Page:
Lowering costs of healthcare by increasing access to midwives and nurse practitioners

The cost of healthcare in the United States is expensive and cited as a reason for needing healthcare reform.1 The average American will spend $10,000 on healthcare in a year. This is especially hard for the youngest generation of adults, Millennials, as 70 percent have only about $1,000 in savings and 30 percent have no savings at all.2 However, it is not just Millennials who have little or no savings—57 percent of Americans have only $1,000 in savings.3 A medical expense can cause many problems for those who have little savings. This is especially concerning for women who plan on having children because the cost of childbirth in the hospital will be unknown until the bill comes in.

In Illinois, the average cost for a vaginal delivery is $7,5264— ours is among the states with the highest costs of childbirth.5 The national average is closer to $30,000 charged by the hospital and about $15,000 covered by insurance with a $2,000 out-of-pocket cost for patients.6 If your out-of-pocket costs are more than $1,000, chances are you could be one of the 60 percent of Americans who could not cover that expense when the bill comes.

Medical debts like those associated with childbirth are a leading cause of foreclosure and bankruptcy. According to one study, medical bills account for 23 percent of hardships leading to foreclosure.7 According to that same study, a medical cause led to 57% of foreclosures.8 According to different studies, medical causes account for between 26 percent9 to 62.1 percent10 of bankruptcy cases. It makes sense that a medical cause would lead to foreclosure and bankruptcy because an illness would often require time off and possibly job loss. This is especially the case with childbirth because the United States does not mandate paid leave, so families could lose income when they add a child. It is clear that medical debts and expensive healthcare are a public policy problem. One way to decrease the cost of healthcare is to expand access to freestanding birth centers, midwives, and nurse practitioners.

In 2007, Illinois approved licensing freestanding birth centers in a pilot program, but the rules were not finalized until 2011.11 Since then, only two birth centers have been built, one in Chicago and one in Bloomington. Birth centers are less expensive than hospitals and expand access to needed care.12 It is unfortunate that only two have been licensed and built in Illinois thus far.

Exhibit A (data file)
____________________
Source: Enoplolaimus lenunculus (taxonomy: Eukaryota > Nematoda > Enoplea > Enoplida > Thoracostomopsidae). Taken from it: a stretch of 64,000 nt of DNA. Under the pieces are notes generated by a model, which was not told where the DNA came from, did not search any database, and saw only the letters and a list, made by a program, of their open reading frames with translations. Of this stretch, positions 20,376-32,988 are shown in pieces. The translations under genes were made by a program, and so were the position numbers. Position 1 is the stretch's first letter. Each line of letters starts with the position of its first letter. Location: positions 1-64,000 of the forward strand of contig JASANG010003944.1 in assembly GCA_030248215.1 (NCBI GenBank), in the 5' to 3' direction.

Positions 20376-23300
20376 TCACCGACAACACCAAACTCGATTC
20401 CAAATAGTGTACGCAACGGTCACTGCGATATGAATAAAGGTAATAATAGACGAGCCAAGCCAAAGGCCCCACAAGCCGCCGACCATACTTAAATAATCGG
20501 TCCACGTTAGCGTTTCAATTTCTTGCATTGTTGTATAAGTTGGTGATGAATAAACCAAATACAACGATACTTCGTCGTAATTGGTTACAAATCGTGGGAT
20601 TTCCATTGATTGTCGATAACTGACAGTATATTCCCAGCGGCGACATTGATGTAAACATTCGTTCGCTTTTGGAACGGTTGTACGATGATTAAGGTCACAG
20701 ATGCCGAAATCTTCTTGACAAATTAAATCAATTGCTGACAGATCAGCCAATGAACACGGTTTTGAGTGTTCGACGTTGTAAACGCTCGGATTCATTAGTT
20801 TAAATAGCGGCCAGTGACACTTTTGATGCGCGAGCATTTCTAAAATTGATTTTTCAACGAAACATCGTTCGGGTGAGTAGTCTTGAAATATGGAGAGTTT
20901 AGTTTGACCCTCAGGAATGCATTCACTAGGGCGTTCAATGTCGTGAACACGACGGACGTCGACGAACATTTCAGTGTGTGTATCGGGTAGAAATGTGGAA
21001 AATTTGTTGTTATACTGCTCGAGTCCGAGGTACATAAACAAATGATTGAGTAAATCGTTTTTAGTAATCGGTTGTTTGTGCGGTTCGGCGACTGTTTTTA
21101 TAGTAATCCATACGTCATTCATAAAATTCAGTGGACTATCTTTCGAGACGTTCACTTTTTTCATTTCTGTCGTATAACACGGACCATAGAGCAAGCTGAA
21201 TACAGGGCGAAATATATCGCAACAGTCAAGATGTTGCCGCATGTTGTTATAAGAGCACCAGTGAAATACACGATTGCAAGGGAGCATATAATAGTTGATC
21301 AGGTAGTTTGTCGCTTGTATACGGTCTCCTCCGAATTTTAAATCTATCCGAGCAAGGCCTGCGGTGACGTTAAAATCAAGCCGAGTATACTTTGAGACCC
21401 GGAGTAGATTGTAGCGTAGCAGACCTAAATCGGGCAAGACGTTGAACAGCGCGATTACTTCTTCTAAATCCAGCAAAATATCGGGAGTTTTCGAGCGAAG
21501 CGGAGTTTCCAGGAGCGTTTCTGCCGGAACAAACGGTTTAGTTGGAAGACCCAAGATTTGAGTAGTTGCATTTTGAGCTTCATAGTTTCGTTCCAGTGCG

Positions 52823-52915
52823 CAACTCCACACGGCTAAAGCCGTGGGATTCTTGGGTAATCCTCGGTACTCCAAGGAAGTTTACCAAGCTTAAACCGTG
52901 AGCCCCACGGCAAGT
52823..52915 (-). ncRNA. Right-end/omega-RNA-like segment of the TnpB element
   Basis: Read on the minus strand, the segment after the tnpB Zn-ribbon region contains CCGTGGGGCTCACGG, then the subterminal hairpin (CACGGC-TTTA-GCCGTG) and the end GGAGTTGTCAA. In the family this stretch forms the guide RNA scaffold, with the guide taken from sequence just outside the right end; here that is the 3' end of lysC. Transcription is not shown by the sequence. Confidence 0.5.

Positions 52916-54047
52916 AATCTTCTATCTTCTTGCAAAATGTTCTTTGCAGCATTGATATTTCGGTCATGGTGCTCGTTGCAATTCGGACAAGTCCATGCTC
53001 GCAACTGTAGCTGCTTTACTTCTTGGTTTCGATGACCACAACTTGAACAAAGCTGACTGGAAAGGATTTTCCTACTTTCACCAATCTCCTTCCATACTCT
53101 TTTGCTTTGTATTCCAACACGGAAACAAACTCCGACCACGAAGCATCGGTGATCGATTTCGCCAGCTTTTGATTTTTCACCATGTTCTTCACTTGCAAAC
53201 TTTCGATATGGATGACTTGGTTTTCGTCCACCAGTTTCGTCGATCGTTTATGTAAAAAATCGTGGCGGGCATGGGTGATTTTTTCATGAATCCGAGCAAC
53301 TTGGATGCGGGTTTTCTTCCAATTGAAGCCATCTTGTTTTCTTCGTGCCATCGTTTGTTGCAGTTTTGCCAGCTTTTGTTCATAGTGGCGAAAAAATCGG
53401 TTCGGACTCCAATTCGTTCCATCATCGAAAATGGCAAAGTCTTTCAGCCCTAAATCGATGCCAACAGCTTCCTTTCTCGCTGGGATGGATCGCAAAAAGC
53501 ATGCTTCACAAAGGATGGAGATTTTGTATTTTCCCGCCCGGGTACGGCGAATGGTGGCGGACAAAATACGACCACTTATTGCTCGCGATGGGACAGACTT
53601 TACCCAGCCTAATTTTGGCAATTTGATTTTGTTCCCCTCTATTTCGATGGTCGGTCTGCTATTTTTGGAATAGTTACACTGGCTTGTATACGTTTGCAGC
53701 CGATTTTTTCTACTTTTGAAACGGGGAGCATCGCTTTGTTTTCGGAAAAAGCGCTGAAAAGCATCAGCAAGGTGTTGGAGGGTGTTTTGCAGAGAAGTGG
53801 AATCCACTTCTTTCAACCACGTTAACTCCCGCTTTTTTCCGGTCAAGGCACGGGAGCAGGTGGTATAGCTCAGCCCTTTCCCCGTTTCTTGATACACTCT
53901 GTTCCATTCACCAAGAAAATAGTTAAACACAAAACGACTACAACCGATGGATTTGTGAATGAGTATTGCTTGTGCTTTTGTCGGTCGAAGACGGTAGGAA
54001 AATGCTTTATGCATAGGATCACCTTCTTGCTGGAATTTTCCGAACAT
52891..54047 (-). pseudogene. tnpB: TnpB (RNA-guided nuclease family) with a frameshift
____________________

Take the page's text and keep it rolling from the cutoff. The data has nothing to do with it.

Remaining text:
In nearly every General Assembly session there will be a proposal to expand midwifery in Illinois to those who do not have advanced nursing degrees. They would be called certified professional midwives. There is one pending currently;13 however, it hasn’t passed. Illinois licenses nurse midwives and nurse practitioners as advanced practice registered nurses. Current Illinois law requires that they practice with a collaborative agreement with a physician.14 However, if they have 4,000 hours of clinical experience and 250 hours of continuing education, they may have full practice authority and do not need collaborative agreements with physicians.15 While this is the new law, the rules implementing it are not yet finalized, so no advanced practice nurses have been licensed yet.16 This is a good step for Illinois healthcare consumers—Midwives are proven to be a cheaper option for pregnant women.17 But in Illinois, midwives are not well-integrated into healthcare for women, which means that midwives face regulatory barriers and problems with payor restrictions from insurance.18 Similarly, nurse practitioners are also proven to provide cheaper care.19 The public policy of Illinois should shift to better integrating midwives and nurse practitioners into healthcare and assuring that they are reimbursed and covered by insurance. The new law indicates that the policy is shifting, which is a welcome sign. This will hopefully help decrease the out-of-pocket costs of care for Illinois consumers.